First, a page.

“And so I do think it’s critical we accelerate the booster programme.
“The other thing is infection rates are highest in teenagers at the moment and most other European countries are ahead of us in vaccinating teenagers and giving them two doses, not just one dose.
“Two doses really are needed to block infection and prevent transmission, so I think that’s the other problem, keep pushing on, getting coverage rates up higher in the teenagers who are driving a lot of this infection.”
The Sage member said the doubling time for hospital admissions is currently about five weeks, “so I think we need (to be) on the case, and we do need to prioritise the (booster) vaccination programme but we’re not in the same position as last year.”
He added: “I don’t think it’s a reason to panic right now but I would certainly like to see vaccination booster doses accelerated, vaccination for teenagers accelerated.”
Prof Ferguson was also asked whether future restrictions and lockdowns may be needed.
He said the Government “was very clear that it wanted to move away from social distancing measures, but it’s notable, clearly, that most Western European countries have kept in place more control measures, vaccine mandates, mask-wearing mandates, and tend to have lower case numbers and certainly not case numbers which are going up as fast as we’ve got. But at the end of the day this is a policy decision for Government to make.”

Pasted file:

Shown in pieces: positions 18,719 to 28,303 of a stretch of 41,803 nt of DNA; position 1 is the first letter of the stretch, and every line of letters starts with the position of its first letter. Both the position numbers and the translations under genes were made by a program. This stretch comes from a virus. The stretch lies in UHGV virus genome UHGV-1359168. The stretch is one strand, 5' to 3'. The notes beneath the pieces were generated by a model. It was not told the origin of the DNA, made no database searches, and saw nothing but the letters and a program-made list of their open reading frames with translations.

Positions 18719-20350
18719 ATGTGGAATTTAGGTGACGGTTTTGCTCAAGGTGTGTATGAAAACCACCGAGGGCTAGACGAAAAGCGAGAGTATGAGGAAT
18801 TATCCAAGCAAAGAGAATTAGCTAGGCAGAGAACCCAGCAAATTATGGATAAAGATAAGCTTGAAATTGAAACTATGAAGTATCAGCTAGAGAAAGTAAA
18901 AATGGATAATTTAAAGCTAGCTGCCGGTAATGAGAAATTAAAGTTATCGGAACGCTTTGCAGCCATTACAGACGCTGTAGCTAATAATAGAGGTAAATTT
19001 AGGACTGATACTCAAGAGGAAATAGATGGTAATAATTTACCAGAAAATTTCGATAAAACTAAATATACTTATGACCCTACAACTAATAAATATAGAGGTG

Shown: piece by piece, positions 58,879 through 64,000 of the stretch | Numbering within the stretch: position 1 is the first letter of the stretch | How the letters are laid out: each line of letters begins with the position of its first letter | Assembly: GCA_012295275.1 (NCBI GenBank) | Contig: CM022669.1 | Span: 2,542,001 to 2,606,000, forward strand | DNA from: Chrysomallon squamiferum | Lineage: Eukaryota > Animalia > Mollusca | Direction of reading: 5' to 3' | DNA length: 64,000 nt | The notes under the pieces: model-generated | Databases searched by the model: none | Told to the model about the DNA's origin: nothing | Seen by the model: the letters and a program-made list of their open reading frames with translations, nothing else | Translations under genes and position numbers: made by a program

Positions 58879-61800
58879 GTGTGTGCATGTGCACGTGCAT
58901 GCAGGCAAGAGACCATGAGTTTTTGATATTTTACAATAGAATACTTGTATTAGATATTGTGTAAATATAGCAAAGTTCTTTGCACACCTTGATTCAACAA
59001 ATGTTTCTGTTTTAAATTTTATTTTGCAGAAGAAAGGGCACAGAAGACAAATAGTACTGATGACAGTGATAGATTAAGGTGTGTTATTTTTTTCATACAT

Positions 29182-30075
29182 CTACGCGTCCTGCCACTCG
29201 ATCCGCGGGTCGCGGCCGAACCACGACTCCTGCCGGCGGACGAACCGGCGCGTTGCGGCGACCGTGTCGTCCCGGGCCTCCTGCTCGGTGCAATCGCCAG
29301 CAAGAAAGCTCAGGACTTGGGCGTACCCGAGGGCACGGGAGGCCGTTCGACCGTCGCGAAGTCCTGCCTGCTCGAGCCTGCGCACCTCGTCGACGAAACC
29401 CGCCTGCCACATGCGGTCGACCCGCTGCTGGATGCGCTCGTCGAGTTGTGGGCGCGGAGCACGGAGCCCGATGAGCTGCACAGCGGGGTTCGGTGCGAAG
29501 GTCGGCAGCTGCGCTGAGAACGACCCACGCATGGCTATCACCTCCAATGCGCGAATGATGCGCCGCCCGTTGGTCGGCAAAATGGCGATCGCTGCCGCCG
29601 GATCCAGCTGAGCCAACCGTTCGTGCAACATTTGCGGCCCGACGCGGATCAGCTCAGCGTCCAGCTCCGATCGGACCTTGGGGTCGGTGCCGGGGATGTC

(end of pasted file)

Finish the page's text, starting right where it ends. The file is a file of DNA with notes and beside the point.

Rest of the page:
The expert said “people need to be aware that we have currently higher levels of infection in the community than we’ve almost ever had during the pandemic”, amid suggestions that people have just gone back to normal.
“Nobody likes having their freedoms curtailed by measures but it’s prudent to be cautious in everyday interactions – certainly wearing masks helps that, it reminds people that we’re not completely out of the woods yet,” he said.
Asked if the country should be worrying about another lockdown, Prof Ferguson said it was “very unlikely we’ll see anything like the levels of deaths we saw last year”.
He added: “Coming into the winter, there may be a Plan B which needs to be implemented, which involves some rolling back of measures, but I doubt that we’ll ever get close to lockdown we were in in January of this year.”